Using Bing Maps for collaboration
Working collaboratively can be a powerful learning
experience for students. If that collaboration is with
peers from another country then that experience can
develop cultural awareness as well as essential 21st
Century Skills such as critical thinking, self-evaluation
and managing information.
In this tutorial you will:
1) Understand how Bing Maps can be used for collaborative
2) Understand how Photosynth can be used to build new
Bing Maps; Microsoft Photosynth
ICT Skill Level Required:
Diane is a Geography teacher who wants to use technology to motivate her students to learn geography and to be more
engaged in the learning process. She also wants to explore peer-to-peer collaborations.
Being a member of the global Partners in Learning Network, Diane has connected with like-minded teachers from all
over the world. Claus, teaches Geography in another country, he and Diane plan to use Bing Maps as their virtual
classroom, where their students will show in photos and in writing what their country is like. Students will use multiple
photos to create interactive Photosynth panoramas and share them with their peers. They will insert the Photosynths
they create onto their Bing Map. In this way, they will be able to travel to another country without leaving their school or
home. They will use a foreign language to communicate in authentic situations.
This project is designed for educators who are new to Bing Maps and Photosynth and shows in simple steps how to
create engaging activities that will increase student participation, improve their language skills and inspire creativity.
1. This video is a great place to start. It provides an overview of how to use Bing Maps for educators.
Bing Maps for teachers
2. Follow the guide above to:
a) Sign in to Bing Maps using your Windows Live ID.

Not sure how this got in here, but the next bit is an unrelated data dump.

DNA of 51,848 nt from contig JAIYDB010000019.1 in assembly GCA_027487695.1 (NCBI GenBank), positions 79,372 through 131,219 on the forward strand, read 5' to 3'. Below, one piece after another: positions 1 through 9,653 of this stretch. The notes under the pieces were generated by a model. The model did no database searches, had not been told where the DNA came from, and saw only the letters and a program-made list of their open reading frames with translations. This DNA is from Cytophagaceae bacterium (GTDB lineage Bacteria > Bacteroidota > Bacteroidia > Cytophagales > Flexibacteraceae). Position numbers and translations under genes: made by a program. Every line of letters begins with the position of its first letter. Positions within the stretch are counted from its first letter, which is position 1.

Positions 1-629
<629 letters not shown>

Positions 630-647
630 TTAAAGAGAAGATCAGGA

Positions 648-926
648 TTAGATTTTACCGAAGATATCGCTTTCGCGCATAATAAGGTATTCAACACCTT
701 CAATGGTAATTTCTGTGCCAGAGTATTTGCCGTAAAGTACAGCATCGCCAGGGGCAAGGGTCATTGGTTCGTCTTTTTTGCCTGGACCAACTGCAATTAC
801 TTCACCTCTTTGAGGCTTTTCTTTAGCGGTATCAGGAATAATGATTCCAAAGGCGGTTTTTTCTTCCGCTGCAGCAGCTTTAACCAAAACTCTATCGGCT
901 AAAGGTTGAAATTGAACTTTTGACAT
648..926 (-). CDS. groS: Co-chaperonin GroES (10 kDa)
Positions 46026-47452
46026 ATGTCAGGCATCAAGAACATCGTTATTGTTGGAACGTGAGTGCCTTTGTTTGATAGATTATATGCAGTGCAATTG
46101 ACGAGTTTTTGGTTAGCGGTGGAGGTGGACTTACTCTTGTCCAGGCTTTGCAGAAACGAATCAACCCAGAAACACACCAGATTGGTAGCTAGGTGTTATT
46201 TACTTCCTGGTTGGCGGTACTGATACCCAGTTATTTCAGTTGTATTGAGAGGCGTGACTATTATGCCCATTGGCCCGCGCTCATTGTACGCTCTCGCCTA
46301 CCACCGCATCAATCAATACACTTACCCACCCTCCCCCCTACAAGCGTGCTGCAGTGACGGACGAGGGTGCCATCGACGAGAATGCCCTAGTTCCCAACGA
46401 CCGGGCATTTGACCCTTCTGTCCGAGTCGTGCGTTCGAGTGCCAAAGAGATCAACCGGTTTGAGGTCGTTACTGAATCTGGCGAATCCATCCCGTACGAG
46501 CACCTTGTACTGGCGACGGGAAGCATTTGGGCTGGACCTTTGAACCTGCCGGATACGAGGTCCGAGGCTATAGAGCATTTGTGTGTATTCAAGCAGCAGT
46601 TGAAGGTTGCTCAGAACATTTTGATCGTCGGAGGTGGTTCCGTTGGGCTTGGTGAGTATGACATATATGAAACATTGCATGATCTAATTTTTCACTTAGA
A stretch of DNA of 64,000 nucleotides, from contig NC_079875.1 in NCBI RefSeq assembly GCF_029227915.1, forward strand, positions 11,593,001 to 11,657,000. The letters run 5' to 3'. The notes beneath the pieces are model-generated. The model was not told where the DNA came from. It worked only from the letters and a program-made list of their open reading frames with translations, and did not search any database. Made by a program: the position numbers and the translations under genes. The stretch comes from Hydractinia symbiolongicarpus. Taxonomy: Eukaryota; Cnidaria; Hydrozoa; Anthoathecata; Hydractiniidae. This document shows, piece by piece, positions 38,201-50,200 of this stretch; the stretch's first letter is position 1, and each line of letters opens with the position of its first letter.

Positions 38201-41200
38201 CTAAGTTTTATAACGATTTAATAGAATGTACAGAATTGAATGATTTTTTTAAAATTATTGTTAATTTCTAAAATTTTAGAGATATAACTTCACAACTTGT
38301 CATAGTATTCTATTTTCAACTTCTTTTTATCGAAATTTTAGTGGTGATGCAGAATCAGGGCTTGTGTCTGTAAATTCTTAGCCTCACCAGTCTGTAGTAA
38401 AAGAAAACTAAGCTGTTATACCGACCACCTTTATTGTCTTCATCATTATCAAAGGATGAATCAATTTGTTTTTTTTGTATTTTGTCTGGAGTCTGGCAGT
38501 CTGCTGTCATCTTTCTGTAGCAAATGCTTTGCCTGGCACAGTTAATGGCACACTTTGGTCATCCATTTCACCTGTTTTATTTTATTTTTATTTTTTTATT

b) Find the location in the country that you want your students to study.
c) Upload photos to Bing Maps by clicking on the tab My Places.
d) Add a pushpin to add different pieces of information for this location, as well as images and write
what the photos depict.
e) You can also link blog posts or another web page important to this location.
Students will then be able to explore the aerial view of this particular part of the country, zoom in and out,
see the photos and read about them.
3. Besides images, you can add and or Photosynths to your Bing Map. In the My Apps tab you will find the
Photosynth app and by clicking on it you will be able to explore interactive panoramas uploaded by other
4. Encourage your students to manage information and present it in a new way (knowledge building) by
creating their own panoramas with Photosynth. Students sign in to Photosynth with their Windows Live
account, download the tool and add the photos they want to use. Find out how to use Photosynth at this
5. After the Photosynth is created, they can add it to the Bing Map by clicking on Add a Geotag.
Watch this video tutorial on how to use Photosynths on Bing maps
Further Resources and Ideas
1. Find out how this teacher uses Bing Maps to plan field trips
2. Watch how this teacher uses Photosynth to create panoramic images with a 360 degree view.
UNESCO CfT – Technology Literacy (Pedagogy, Integrate Technology) and (ICT, Basic Tools) and (Organization
and Administration, Collaborative Groups)
ISTE – Facilitate and Inspire Student Learning and Creativity (1c, d), Design and Develop Digital-Age Learning
Experiences and Assessments (2b, c)